A mock library that simulates a running Riak cluster (without actually having one)
npm install mock-riak
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|Version||0.8.9 last updated 9 months ago|
Riak-mock: A pretend Riak server for your testing pleasure
Riak-mock is a Node.js module that mimics a real-life Riak server cluster that can be initialized, started, and stopped at will. Its goal is to provide developers with a reasonable approximation of the real thing to facilitate testing operations without having to depend on the availability of a real cluster.
Usage as a module
var Riak = require('../index'); var server = new Riak(8087); server.start();
This will start a new server on port 8087 and attach it to all available IPs. The full signature of the server constructor is:
new Riak(port, [hostname], [log]);
stop([callback]) the server as needed. Every time a new server is created, it starts with a blank data store that you can populate as needed.
Usage as a server
You can also run Riak-mock as a standalone server; this can be handy when you're trying to track down a particular issue and don't want to create a full environment to deal with the problem. You can do so by installing the module standalone in a location of your choice, and then running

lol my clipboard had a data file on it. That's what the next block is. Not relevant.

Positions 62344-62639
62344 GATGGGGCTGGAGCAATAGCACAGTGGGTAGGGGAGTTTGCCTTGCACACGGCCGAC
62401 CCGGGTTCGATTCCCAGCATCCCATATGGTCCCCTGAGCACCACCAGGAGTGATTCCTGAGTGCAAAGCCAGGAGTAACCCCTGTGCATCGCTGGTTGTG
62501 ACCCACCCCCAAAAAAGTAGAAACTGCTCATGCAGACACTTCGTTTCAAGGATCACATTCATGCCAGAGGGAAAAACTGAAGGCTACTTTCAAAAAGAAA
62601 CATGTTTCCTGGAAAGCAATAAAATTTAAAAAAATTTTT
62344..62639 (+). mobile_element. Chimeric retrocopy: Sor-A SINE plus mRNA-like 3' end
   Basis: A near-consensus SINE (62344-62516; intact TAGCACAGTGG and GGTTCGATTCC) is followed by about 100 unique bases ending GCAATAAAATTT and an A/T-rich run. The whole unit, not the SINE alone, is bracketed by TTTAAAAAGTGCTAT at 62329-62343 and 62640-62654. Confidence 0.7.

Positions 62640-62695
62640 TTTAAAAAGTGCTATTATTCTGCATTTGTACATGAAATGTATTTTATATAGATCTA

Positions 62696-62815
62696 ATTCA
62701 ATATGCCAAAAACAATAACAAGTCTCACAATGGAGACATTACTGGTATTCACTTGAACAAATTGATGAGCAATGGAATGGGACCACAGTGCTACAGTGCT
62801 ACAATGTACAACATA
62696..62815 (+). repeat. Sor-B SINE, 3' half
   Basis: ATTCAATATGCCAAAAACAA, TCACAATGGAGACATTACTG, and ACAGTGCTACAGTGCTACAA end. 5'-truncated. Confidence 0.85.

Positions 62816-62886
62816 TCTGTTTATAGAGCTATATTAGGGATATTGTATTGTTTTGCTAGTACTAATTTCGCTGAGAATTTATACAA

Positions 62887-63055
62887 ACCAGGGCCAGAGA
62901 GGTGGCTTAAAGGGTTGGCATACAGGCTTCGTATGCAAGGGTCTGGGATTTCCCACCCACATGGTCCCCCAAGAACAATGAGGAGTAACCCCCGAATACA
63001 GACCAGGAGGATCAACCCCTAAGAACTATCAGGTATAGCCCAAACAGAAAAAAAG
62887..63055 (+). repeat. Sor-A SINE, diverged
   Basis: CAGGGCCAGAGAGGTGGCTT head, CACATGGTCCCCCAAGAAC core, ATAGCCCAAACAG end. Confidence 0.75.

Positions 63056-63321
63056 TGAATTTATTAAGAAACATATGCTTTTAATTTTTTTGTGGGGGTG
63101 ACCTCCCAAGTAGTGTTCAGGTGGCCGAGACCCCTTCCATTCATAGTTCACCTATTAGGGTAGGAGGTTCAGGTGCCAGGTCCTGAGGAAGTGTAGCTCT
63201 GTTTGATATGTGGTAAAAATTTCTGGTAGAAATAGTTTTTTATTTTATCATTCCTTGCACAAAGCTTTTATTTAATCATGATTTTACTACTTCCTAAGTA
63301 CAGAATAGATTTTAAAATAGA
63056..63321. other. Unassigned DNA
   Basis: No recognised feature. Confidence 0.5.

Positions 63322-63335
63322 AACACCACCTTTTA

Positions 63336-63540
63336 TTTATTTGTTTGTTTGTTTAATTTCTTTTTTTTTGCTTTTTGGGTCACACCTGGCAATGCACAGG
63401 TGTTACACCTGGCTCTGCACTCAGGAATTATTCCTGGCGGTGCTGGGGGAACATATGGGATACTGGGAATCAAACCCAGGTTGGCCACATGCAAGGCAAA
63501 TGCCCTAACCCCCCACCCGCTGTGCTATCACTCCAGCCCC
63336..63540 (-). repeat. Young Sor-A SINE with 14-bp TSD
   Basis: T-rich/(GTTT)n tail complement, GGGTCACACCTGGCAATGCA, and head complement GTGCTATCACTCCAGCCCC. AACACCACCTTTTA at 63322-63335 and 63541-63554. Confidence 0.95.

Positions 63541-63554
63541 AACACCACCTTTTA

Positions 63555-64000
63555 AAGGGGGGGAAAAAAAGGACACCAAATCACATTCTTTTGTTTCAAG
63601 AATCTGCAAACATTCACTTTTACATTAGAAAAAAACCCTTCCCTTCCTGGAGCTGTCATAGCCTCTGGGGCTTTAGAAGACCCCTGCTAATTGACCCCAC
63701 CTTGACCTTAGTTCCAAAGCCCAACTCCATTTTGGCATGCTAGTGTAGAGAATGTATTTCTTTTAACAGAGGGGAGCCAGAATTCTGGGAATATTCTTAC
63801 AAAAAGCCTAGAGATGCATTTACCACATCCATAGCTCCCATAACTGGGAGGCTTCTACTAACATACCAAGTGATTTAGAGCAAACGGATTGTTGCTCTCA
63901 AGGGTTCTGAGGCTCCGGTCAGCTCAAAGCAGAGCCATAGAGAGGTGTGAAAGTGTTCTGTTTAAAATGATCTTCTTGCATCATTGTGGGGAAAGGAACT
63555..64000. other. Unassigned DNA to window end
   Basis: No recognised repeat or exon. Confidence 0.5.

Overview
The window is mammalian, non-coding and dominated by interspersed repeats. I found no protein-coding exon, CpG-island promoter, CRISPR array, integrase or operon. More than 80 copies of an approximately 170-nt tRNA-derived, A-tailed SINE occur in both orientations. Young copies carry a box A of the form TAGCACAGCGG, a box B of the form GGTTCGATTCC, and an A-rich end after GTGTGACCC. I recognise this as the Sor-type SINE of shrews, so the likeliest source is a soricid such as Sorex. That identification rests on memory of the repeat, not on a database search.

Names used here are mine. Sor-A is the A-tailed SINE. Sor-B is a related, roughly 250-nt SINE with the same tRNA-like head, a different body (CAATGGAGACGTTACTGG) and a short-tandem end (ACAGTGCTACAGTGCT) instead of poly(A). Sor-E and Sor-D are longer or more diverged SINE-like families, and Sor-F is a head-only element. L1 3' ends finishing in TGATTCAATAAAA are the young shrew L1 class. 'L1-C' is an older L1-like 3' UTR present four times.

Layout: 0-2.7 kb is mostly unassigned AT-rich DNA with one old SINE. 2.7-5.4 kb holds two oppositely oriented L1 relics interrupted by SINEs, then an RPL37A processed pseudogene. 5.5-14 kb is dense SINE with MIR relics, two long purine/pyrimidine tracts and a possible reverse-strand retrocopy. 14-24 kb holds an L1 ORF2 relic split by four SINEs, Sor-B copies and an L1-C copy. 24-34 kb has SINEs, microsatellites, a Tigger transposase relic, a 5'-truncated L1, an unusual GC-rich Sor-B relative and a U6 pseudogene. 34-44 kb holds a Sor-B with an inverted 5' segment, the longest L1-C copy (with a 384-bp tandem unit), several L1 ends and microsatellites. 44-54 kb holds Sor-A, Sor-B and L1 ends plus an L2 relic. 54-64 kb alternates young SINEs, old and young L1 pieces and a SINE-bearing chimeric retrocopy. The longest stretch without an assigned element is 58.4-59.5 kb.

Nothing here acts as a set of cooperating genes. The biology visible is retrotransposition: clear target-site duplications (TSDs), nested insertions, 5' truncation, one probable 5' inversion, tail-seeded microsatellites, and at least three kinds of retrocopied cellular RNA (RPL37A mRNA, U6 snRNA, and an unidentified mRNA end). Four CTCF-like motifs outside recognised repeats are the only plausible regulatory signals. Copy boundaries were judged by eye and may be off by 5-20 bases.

npm start, which executes the
server.js file. The server includes a built-in logging facility that dumps to stdout.
- It should go without saying—but I'll say it anyway—that Riak-mock is not intended to be a replacement for Riak. Not only does it not support any of the features that make Riak great, like for clustering, load balancing, fault tolerance, and so on; it is also not optimized for standalone, single-server use at all. Its goal is simply to approximate a running instance of Riak to make writing unit tests easier.
- There are likely to be many subtle differences between the way Riak and Mock-Riak work. The long-term goal is to track those down and fix them, but caveat emptor.
- Riak-Mock doesn't support siblings.
- Map/Reduce phases in the form
- Overall, this project is very young; if your Riak usage goes beyond the basics, you're likely to encounter problems (in which case, bug reports—and, especially, patches—are welcome).
Submitting patches and helping out
You are encouraged to submit patches for the bugs you find. However, you must also provide at least one unit test to cover the patch (unless, of course, the patch is either not code-related or is, itself, a unit test). I will not merge pull requests without covering unit tests, and it's a fair bet that I won't have the time to write the tests myself.
Also, if you want to help out, the project needs much better test coverage, especially when it comes to map/reduce operations, which are a little sketchy at the moment.